The Expanded Availability of Declaratory Statements
Most practitioners are familiar with the use of declaratory judgments to clarify the rights, status, and other equitable and legal positions of their clients. This statutorily created tool1 has served as an effective means of settling controversies without the time and expense of traditional litigation. However, fewer may be aware of the availability of a similar tool for use when a client’s interests are governed by a state agency. This article compares the use of declaratory judgments to the relief available from the declaratory statement mechanism found at F.S. §120.565 and notes a recent Florida Supreme Court opinion which will have the effect of broadening that mech-
The Declaratory Judgment Act was intended to render practical help in ending controversies which have not reached a stage where other legal relief is available.2 Cases interpreting the act have held that the use of declaratory judgments “should be liberally construed and their boundaries elastic.”3 Declaratory statements are intended to have a similar effect in the administrative arena, when a party’s rights are in the hands of a state agency. Thus, courts have held that judicial opinions interpreting declaratory judgments may be used to interpret declaratory statements.4 However, the requirements and relief available from each of these tools differ.
Circuit and county courts may issue declaratory judgments to resolve the rights of parties to a contract or other writing, or to construe a statute or any regulation or ordinance issued pursuant to a statute.5 The breadth of such proceedings is expansive.
Declaratory statements were intended to be used even more commonly than declaratory judgments. In 1985, a primary authority on the Administrative Procedure Act, Professor Patricia Dore, suggested that the declaratory statement mechanism was intended to be more widely available than declaratory judgments “and that [their] use not be unduly restricted by artificial access barriers that would frustrate its primary purpose.”6 Nevertheless, the broad use of this tool has been curtailed by judicial interpretations of the law creating the mechanism.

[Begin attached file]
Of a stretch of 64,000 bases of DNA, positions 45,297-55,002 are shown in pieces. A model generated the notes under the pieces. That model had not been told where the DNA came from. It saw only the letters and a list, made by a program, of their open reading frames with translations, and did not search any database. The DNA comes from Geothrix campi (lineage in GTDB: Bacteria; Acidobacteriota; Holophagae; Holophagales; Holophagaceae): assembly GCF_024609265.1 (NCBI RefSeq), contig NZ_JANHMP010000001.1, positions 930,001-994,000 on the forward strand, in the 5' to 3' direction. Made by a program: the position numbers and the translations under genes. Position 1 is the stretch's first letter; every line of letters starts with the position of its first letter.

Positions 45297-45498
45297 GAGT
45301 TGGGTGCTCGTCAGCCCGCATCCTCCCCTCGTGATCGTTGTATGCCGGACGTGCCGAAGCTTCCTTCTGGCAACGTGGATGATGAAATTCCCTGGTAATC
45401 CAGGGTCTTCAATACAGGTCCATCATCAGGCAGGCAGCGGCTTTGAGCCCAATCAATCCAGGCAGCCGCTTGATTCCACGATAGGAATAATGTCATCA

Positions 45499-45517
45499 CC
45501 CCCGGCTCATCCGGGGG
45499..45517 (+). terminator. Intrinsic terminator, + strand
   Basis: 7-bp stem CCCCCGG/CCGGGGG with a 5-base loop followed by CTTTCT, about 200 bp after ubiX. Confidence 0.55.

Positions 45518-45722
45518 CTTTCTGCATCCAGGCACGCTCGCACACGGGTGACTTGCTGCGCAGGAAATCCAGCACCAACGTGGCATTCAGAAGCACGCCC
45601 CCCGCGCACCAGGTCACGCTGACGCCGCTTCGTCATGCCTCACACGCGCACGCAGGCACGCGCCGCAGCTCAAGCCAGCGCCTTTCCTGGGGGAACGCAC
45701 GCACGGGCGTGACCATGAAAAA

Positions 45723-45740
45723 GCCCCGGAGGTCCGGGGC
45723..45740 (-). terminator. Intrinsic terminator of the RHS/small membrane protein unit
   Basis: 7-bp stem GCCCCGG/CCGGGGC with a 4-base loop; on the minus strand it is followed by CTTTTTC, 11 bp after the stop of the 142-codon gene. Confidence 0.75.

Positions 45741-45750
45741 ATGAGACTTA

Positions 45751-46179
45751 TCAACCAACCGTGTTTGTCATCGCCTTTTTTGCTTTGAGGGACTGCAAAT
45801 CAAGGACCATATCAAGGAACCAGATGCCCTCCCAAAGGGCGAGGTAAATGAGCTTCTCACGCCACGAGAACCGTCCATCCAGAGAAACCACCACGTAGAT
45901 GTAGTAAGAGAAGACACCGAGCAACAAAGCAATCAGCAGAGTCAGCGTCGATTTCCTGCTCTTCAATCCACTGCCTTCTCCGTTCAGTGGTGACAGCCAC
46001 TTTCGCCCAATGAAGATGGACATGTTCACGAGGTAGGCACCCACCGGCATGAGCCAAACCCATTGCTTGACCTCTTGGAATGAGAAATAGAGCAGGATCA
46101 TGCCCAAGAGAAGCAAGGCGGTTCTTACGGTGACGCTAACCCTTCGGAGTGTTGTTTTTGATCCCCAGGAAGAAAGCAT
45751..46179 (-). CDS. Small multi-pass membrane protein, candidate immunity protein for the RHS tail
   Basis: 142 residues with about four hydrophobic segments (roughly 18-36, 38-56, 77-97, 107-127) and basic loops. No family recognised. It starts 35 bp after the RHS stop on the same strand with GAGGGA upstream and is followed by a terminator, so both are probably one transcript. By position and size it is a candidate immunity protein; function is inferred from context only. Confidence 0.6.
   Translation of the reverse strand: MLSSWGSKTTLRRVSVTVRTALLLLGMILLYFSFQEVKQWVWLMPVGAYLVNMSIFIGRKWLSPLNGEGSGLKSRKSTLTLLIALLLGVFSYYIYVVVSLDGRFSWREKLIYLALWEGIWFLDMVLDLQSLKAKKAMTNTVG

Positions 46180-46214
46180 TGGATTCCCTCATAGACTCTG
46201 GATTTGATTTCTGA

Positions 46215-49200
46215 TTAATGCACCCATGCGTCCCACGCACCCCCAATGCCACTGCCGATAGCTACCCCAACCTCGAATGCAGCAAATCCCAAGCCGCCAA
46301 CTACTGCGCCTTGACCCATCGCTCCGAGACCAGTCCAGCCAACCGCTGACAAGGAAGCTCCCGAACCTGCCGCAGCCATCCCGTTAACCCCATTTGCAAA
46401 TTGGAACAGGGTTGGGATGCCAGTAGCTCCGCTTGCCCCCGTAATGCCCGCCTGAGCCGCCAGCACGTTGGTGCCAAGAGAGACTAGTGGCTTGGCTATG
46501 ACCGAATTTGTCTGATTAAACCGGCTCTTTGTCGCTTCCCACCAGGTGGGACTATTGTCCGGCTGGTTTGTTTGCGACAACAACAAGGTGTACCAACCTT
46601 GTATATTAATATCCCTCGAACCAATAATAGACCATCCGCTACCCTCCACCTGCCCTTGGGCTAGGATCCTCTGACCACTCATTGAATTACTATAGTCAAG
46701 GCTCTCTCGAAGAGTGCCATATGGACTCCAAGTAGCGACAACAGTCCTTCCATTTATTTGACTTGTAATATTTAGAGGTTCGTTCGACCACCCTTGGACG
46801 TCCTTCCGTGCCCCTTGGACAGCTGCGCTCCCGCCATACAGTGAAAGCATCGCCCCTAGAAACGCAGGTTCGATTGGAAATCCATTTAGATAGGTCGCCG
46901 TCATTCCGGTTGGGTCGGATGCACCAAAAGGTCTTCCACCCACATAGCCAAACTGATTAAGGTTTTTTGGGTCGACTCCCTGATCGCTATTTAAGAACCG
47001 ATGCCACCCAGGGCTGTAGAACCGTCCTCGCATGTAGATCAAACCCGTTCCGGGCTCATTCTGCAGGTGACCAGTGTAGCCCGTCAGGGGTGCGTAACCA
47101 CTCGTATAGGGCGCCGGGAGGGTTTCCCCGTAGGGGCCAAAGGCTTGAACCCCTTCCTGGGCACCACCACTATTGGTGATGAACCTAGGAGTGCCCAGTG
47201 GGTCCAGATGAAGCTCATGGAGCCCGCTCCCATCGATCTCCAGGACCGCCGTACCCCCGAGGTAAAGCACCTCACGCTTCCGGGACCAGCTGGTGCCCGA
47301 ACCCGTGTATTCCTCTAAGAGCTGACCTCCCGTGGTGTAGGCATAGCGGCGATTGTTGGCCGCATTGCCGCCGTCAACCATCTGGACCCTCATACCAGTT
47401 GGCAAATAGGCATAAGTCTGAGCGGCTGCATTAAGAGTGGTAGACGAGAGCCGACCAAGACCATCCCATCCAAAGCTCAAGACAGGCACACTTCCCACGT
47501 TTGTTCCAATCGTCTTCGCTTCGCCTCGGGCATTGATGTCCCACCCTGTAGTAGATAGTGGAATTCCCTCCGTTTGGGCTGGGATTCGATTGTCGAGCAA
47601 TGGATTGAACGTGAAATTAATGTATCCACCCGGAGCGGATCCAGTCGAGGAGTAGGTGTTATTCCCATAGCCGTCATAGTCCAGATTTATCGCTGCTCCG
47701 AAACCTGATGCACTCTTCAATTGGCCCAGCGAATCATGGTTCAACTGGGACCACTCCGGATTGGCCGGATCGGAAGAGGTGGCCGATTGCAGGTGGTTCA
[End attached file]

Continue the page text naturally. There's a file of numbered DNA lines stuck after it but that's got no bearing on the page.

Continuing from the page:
Declaratory statements are available pursuant to F.S. §120.565. An earlier version of that law provided: “A declaratory statement shall set out the agency’s opinion as to the applicability of a specified statutory provision or of any rule or order of the agency as it applies to the petitioner in his particular circumstances only. ”7 Courts have long held that this language prohibited the issuance of a declaratory statement when the statement would apply to any individual other than the petitioner.8 With this restriction, a declaratory statement was only appropriate when it addressed an entirely unique situation. Declaratory statements were inappropriate when they rendered statements of broad applicability interpreting law or policy.9